Faculty members gathered in solidarity with students on the Diag Tuesday morning in response to racially charged messages found on campus over the past week.
The gathering, which was organized by University of Michigan Provost Martha Pollack, invited faculty to stand for 15 minutes in silence to protest against what organizers called messages of hate speech, aiming to demonstrate these messages are not reflective of the University's ideals.
“As a campus we have been working for a whole year to address issues of diversity, equality and inclusion,” Pollack said. “Unfortunately, within the past week we have seen these horrible displays of hatred and it has really saddened and angered many of us. We wanted to publicly show our support for our students and show that hatred has no place on this campus.”
Posters found around campus Monday included anti-Black, anti-Muslim and anti-LGBTQ sentiments. Other posters, distributed last week, included “reasons why women shouldn’t date Black men” and explanations of “race differences in intelligence.”
Their discovery came amid preparations for the launch of the University's Diversity, Equity and Inclusion strategic plan, a year-long initiative started by University President Mark Schlissel last September and slated to be revealed Thursday.
Pollack began the gathering by thanking the more than 100 faculty members in attendance and encouraging more action within the community.
“We’re going to need to work together on this in the days and weeks to come,” Pollack said. “We are going to need to support our students. We are going to need to support our staff. We are going to need to support each other. We cannot allow hatred to continue on this campus.”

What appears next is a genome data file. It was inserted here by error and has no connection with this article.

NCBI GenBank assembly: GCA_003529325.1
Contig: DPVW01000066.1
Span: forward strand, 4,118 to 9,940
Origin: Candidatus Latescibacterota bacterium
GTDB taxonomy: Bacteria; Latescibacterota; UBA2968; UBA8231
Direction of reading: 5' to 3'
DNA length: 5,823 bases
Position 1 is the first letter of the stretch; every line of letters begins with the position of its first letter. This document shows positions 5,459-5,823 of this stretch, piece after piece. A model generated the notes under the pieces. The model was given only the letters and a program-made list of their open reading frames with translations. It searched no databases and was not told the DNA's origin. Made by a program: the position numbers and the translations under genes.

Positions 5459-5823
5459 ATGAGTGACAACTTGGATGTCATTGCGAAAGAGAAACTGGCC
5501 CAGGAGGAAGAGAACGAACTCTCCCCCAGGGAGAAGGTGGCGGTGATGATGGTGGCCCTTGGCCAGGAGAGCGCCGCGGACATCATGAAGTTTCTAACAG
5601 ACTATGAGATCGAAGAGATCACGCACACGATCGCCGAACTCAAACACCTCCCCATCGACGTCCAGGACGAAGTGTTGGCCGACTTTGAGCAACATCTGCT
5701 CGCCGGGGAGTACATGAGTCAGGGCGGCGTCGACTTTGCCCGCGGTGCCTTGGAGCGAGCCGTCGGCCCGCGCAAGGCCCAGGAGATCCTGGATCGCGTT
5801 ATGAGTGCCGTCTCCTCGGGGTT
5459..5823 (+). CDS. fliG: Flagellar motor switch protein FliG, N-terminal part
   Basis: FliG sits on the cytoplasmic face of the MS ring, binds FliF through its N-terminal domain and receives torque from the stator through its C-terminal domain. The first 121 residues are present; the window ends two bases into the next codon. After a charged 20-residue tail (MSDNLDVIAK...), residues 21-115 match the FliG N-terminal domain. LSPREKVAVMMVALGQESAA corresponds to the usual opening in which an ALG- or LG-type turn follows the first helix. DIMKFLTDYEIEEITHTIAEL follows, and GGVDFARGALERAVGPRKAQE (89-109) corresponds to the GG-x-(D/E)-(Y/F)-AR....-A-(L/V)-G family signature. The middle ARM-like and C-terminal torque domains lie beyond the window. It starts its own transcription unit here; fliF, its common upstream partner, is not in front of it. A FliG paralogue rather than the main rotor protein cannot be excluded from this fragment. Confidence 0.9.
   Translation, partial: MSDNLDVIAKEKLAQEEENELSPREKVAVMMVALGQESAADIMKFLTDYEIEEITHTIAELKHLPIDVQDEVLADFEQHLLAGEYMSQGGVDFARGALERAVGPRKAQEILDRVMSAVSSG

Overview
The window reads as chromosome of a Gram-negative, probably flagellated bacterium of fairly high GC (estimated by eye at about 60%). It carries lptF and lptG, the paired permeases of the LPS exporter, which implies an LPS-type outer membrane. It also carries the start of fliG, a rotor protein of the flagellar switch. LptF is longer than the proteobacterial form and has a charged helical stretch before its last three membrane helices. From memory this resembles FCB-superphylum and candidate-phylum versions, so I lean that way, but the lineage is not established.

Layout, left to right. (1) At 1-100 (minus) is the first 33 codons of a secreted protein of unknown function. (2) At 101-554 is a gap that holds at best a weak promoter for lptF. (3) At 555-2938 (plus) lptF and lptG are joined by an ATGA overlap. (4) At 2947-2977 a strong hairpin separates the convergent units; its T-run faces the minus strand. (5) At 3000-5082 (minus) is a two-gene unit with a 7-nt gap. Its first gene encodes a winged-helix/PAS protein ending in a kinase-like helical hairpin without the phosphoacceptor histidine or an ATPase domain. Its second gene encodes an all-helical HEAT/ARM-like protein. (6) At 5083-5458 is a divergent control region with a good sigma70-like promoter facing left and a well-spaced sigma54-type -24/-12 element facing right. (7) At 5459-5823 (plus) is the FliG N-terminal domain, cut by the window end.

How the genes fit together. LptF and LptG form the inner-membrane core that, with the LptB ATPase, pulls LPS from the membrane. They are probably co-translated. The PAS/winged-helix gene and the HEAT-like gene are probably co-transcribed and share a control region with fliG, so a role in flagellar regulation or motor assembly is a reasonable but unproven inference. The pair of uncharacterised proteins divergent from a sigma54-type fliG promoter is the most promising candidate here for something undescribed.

Soon after her opening remarks, faculty began to chant “spread ideas, not hate.” The same sentiment was stated on posters handed out at the beginning of the stand.
George Shirley, Music, Theatre & Dance professor, began the moment of silence as the chant dispersed, and reinforced the effectiveness of silent protest to the crowd.
“One of the most powerful things we can do in this place, is to observe a moment of silence for those who have been victims of hatred and violence,” Shirley said.
Nursing Prof. Patricia Coleman-Burns said faculty wanted to show they stand with affected students. She said the recent acts of hatred do not align with the goals she has for the University.
“We stand as a community, with our core values, with our beliefs in social justice, and our long history of standing for justice.”
The gathering attracted faculty from all areas of the University. Faculty from the Department of Classical Studies held signs with the Latin word for hate, “odium,” crossed out. Classical Studies Prof. Sara Forsdyke tailored the signs to specifically indicate her department’s stand.
“They are indications of our dismay at recent events, and we used Latin for 'hate,' ” Forsdyke said. “The idea is to ban hatred of all kinds.”
Thomas Choi, research technician in the Department of Psychology, said he attended the gathering not only in response to the racially charged issues, but to combat anti-feminist messages as well.
“Anti-feminist sentiments have been circulating around campus, and that is a part of this stand as well,” Choi said.
The faculty plans to continue to combat hatred on campus. Thursday will announce the diversity strategic plan which will involve many new initiatives. Educational events and seminars are also being organized for the coming weeks and months. Pollack reiterated that their efforts are not over.
“We want this to be a place that makes the world better,” Pollack said. “We want to be a place that is welcoming, fair and inclusive. We do not tolerate hate.”